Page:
Push notifications in iOS with MonoTouch

A recurring theme when building mobile apps is push notifications. I’m working on a couple of apps at Info Support using MonoTouch for iOS and we want to add push notifications to those apps. There’s a lot of interesting and very useful information on the internet about the implementation of notifications, which is actually pretty straight forward once you know the API.

First of all, Apple has an excellent iOS Developer Library with very comprehensive and pleasant to read information about the iOS API’s. Here is the section on Notifications.

Apple makes a distinction between local and remote notifications. Local notifications being notifications you schedule and “send” from the device itself from a background task, remote notifications being the push notifications coming from the Apple Push Notification service (APN). I’m specifically looking at push notifications.

Handling notifications on the iDevice

There is a great sample implementation showing the basics of handling notifications in the iOS app here on Google Code. I shamelessly took the code snippets from that sample 🙂 In short, it’s as simple as this (in C#/MonoTouch):

// This method is invoked when the application has loaded its UI and its ready to run
public override bool FinishedLaunching (UIApplication app, NSDictionary options)
	//This tells our app to go ahead and ask the user for permission to use Push Notifications
	// You have to specify which types you want to ask permission for
	// Most apps just ask for them all and if they don't use one type, who cares
	                                                                   | UIRemoteNotificationType.Badge
	                                                                   | UIRemoteNotificationType.Sound);

	//The NSDictionary options variable would contain our notification data if the user clicked the 'view' button on the notification
	// to launch the application.  So you could process it here.  I find it nice to have one method to process these options from the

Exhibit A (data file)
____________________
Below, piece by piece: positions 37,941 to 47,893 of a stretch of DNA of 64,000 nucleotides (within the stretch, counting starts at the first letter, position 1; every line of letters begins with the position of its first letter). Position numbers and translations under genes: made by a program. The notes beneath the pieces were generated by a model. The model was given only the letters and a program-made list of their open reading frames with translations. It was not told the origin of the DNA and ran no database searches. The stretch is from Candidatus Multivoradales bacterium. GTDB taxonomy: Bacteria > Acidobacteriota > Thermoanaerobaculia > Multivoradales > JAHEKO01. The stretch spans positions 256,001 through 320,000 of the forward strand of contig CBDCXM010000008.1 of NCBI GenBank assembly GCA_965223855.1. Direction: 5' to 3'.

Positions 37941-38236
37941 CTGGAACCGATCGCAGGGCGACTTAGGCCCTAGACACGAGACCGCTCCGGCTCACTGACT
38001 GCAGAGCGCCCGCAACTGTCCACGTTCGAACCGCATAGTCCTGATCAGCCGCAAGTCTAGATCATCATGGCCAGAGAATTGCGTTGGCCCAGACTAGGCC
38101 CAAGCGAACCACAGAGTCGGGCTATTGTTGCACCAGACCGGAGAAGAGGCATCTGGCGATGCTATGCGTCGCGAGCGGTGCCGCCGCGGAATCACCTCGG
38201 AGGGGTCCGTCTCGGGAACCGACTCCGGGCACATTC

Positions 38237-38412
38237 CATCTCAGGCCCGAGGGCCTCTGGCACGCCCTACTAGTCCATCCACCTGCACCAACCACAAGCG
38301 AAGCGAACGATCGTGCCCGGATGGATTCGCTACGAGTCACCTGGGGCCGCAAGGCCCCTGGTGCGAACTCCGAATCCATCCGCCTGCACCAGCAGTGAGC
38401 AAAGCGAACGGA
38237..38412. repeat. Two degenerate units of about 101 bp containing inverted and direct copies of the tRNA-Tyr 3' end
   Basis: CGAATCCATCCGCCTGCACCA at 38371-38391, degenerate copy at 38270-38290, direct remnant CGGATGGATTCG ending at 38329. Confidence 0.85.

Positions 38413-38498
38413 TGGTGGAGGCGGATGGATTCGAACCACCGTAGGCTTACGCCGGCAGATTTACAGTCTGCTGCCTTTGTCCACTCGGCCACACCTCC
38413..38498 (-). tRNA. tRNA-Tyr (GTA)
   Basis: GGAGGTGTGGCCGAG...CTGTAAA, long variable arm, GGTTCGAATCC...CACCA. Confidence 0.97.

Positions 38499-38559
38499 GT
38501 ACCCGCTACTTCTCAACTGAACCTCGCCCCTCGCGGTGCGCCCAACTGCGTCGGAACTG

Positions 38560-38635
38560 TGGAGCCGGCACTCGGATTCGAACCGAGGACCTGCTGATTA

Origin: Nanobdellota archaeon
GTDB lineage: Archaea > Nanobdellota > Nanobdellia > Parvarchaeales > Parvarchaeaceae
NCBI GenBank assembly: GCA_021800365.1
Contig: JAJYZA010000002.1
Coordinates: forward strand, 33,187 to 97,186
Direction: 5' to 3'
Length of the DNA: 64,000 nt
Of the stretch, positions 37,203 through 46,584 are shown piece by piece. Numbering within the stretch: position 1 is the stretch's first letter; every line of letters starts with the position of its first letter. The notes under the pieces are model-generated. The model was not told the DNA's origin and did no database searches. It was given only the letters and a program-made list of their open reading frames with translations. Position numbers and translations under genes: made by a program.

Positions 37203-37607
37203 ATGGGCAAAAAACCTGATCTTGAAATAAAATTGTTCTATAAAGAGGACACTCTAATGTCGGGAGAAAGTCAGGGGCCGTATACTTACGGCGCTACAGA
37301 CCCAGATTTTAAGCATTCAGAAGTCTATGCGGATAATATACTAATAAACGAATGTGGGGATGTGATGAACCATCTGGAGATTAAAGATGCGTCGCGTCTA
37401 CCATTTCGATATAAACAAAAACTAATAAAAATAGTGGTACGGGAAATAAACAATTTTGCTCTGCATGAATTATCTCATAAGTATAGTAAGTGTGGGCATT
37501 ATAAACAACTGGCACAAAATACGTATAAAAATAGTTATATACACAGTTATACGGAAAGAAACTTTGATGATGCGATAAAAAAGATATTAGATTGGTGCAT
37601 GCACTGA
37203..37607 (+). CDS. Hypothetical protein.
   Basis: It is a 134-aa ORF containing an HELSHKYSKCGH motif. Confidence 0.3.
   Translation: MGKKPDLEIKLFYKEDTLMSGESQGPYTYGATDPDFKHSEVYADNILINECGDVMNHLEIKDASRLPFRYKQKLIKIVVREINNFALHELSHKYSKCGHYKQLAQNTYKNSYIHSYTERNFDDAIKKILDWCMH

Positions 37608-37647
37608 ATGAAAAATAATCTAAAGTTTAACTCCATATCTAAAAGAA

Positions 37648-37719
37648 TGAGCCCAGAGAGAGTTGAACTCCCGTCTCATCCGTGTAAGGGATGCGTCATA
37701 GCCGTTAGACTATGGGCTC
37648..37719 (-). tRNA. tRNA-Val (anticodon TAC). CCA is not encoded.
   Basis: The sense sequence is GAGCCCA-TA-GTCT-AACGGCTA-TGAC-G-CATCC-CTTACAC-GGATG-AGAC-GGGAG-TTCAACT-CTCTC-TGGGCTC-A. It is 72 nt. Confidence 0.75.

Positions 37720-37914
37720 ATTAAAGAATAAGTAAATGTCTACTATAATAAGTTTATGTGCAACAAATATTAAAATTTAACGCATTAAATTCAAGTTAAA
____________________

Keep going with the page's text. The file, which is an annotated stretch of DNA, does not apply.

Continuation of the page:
// FinishedLaunching, as well as the ReceivedRemoteNotification methods.
	processNotification(options, true);

	//See if the custom key value variable was set by our notification processing method
	if (!string.IsNullOrEmpty(launchWithCustomKeyValue))
		//Bypass the normal view that shows when launched and go right to something else since the user
		// launched with some custom value (eg: from a remote notification's 'View' button being pressed, or from a url handler)

		//TODO: Insert your own logic here

	// If you have defined a view, add it here:
	// window.AddSubview (navigationController.View);

	window.MakeKeyAndVisible ();

	return true;

On startup, the AppDelegate calls UIApplication.SharedApplication.RegisterForRemoteNotificationTypes() from within the FinishedLaunching method, in which you specify which notifications you are interested in. These can be a combination of UIRemoteNotificationType.Alert (for alert texts), UIRemoteNotificationType.Badge (for numbers to update the application’s badge with) and UIRemoteNotificationType.Sound (for a custom sound to be played upon receipt of the notification).

iOS will register itself with the APN and will do a callback to the application when that is finished. This can have one of two outcomes: either it succeeds or it fails. You handle this by overriding two methods in the AppDelegate: RegisteredForRemoteNotifications and FailedToRegisterForRemoteNotifications. In case of success, Apple will give you a device token with which the APN can address your application on your device. Typically, what you do in RegisteredForRemoteNotifications is passing that device token to your application services (the server application that generates the notifications) so that it can find you.